Fig. 5:
Neutrophil infiltration in the reperfused intestine of Tyk2- and STAT1-deficient mice. Intestinal neutrophil infiltration was determined by measurement of the intestinal MPO content. After 4 h of reperfusion, MPO content was significantly elevated in WT mice and significantly reduced in Tyk2- (A) and STAT1-deficient mice (B) (n = 6 per group). **P < 0.01.


To our knowledge, this is the first report of an involvement of the Jak-Stat axis components Tyk2 and STAT1 in the progression of intestinal I/R-induced shock. Other studies also place Jaks and/or STATs as critical signaling molecules in the context of ischemic injury, albeit their contribution to the outcome of I/R-induced shock is reportedly conflicting. Concerning the Jak family, Jak2 was the only member studied and found to promote not only inflammation (32) and apoptosis (10) but also cytoprotection (13) in heart and cerebral ischemia. These studies were performed with small organic kinase inhibitors. Hence, our study provides the first in vivo genetic evidence for a Jak family member driving ischemic pathomechanisms and adds Tyk2 to the list of molecules involved. With respect to STATs, several studies in gene-deficient mice have been performed. In analogy to our findings, a deleterious role of STAT1 in brain I/R (11) has been found. STAT6 is reported to contribute to renal I/R (12), whereas STAT3 and STAT4 functions protect from cardiac and renal I/R, respectively (12, 14). A contrasting role for STAT1 (deleterious) and STAT3 (protective) in myocardium I/R injury has been further established with mice expressing constitutively active STAT3 and with extensive tissue culture work on STAT1 (33, 34). Thus, Tyk2 and STATs 1/3/4 are proposed as promising targets for therapeutic intervention in I/R conditions, especially the results emerging from studies with genetically engineered mice.

The survival of Tyk2- and STAT1-null mice is facilitated by the virtual absence of intestinal tissue and cell lesions observed upon I/R in WT mice. Up-regulation of MMP-2, MMP-9, and MMP-14 (MT1-MMP) has been shown in I/R models, including hind limb, cerebrum, myocardium, and lung (29, 35-37). Consistent with their damage-promoting functions, these MMPs were barely detectable in Tyk2−/− and STAT1−/− mice upon intestinal I/R. In general, MMP production and secretion is up-regulated in vivo during systemic shock conditions (38). IFN α/β and IFN-γ were reported to inhibit MMP-2, MMP-9, and MMP-14 expression in a variety of inflammatory settings (39-41). For MMP-9, the IFN-induced transcriptional down-regulation was shown to be STAT1-dependent (40, 41). On the other hand, systemic administration of Toll-like receptor 9 ligand to IFN-γ−/− mice demonstrated the dependence of MMP-9 transcriptional activation on IFN-γ (42). Our data clearly demonstrate the requirement of the IFN-α/IFN-β and IFN-γ signaling components Tyk2 and STAT1 as positive regulators of MMP-2, MMP-9, and MMP-14 expression during intestinal I/R. A novel prominent positive regulatory role of IFN-α/IFN-β in MMP activation and progression of I/R shock is further supported by preliminary studies of IFNAR1-deficient mice in our model. Interferon α/β receptor chain 1−/− mice are unresponsive to IFN-α/IFN-β and showed a 100% survival rate after intestinal I/R injury (data not shown). Taken together, type 1 and type 2 IFNs seem to have a dual role during inflammatory processes in that they are necessary for the initial up-regulation of MMPs but are also involved in counterregulatory activities.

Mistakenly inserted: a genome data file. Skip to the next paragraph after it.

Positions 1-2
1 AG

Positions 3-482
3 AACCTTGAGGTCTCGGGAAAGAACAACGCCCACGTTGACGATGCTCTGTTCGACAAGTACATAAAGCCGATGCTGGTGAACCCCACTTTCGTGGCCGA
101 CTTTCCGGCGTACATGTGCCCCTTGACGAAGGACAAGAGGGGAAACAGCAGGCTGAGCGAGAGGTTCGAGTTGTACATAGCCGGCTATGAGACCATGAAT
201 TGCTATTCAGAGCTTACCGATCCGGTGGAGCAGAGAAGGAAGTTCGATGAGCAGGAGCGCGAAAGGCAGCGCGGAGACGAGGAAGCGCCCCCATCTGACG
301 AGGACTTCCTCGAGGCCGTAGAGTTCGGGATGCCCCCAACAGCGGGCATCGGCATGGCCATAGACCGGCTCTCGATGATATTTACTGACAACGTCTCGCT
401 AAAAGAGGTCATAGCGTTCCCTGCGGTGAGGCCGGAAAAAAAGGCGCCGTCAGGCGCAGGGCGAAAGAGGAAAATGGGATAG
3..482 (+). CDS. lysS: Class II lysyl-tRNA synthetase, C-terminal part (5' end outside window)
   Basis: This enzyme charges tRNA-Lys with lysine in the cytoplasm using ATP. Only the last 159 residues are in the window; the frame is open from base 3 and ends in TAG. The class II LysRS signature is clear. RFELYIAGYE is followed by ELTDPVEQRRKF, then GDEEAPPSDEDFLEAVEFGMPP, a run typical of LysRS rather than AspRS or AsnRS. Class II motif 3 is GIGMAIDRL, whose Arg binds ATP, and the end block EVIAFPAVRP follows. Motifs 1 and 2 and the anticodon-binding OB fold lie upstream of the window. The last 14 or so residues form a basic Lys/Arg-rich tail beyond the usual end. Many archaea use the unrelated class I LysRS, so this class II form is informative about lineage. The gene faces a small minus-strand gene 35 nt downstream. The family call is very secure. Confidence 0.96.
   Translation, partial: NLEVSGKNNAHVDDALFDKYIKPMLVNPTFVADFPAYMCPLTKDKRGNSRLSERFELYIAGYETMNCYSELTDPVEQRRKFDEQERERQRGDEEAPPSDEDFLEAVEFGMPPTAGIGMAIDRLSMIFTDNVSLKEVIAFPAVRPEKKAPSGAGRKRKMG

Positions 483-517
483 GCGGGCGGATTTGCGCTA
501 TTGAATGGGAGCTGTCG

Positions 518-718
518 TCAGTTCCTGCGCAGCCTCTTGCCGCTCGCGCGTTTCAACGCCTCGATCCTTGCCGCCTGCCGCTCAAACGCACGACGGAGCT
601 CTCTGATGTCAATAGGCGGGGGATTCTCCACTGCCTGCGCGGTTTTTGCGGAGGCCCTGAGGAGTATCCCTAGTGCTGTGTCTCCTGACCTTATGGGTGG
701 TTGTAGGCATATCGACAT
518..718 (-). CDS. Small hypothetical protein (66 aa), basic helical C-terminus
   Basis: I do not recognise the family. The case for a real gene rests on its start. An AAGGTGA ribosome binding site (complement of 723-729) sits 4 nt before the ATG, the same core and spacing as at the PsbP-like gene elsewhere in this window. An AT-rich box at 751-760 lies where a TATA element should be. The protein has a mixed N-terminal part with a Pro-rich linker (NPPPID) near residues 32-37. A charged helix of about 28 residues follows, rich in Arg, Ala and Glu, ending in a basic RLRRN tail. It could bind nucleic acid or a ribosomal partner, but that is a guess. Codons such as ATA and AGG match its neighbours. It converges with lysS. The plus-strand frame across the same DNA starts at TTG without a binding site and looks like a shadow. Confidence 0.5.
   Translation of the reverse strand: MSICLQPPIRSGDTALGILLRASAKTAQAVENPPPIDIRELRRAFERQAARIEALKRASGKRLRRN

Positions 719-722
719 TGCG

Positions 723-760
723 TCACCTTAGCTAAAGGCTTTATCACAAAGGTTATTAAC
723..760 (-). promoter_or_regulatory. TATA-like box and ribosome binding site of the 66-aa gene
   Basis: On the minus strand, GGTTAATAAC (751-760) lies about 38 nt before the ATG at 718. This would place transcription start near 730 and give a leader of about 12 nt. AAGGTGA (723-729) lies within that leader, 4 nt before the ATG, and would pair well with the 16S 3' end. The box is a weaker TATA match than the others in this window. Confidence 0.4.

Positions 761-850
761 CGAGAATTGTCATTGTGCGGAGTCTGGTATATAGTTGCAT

P-selectin and ICAM-1 are major players in endothelium-regulating neutrophil trafficking. During inflammatory responses, including the early phase of reperfusion, P-selectin is released and allows the leukocytes to roll along the endothelium (43). ICAM-1, which is constitutively expressed on the surface of endothelial cells, is then involved in neutrophil adhesion. Many inflammatory mediators, including LPS, H2O2, ILs, TNF-α, and IFN-γ, have been shown to increase P-selectin (44, 45) and ICAM-1 expression (46, 47). Here, we demonstrate the requirement of Tyk2 and STAT1 in the signaling cascade(s) leading to the expression and/or up-regulation of P-selectin and ICAM-1 during intestinal I/R. As a consequence of the absent adhesion molecules in the mutant mice, neutrophil infiltration into the lamina propria of the postischemic intestine was reduced.

Understanding of cellular and molecular signaling events underlying I/R injury is crucial for the development of new therapeutic strategies. In mice, it is clear that Tyk2 and STAT1 are critical players in the progression of ischemic injury. This provides the rationale for the search for selective blockers of Tyk2 and/or STAT1 as potential therapeutic adjuncts in protecting ischemic tissues. Our studies and studies from another laboratory with an endotoxin-induced shock model suggest a mechanistic role of Tyk2 and STAT1 in both the production of and/or response to type 1 and type 2 IFNs during pathogenesis (15, 16). Here, the survival studies with IFNAR1−/− mice provide preliminary evidence for a previously unrecognized central role of type I IFN response in ischemic injury. Further studies will focus on the relative importance of type 1 and type 2 IFNs and their signaling components in I/R pathomechanisms.


The authors thank Robert Lajko for his technical support. M.M. is supported by the FWF SFB F28, the Austrian Federal Ministry for Science and Research (BM_WFa GZ200.112/1-VI/1/2004), and the Viennese Foundation for Science, Research and Technology (WWTF grant LS133).


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Janus kinase; signal transducer and activator of transcription; superior mesenteric artery occlusion; shock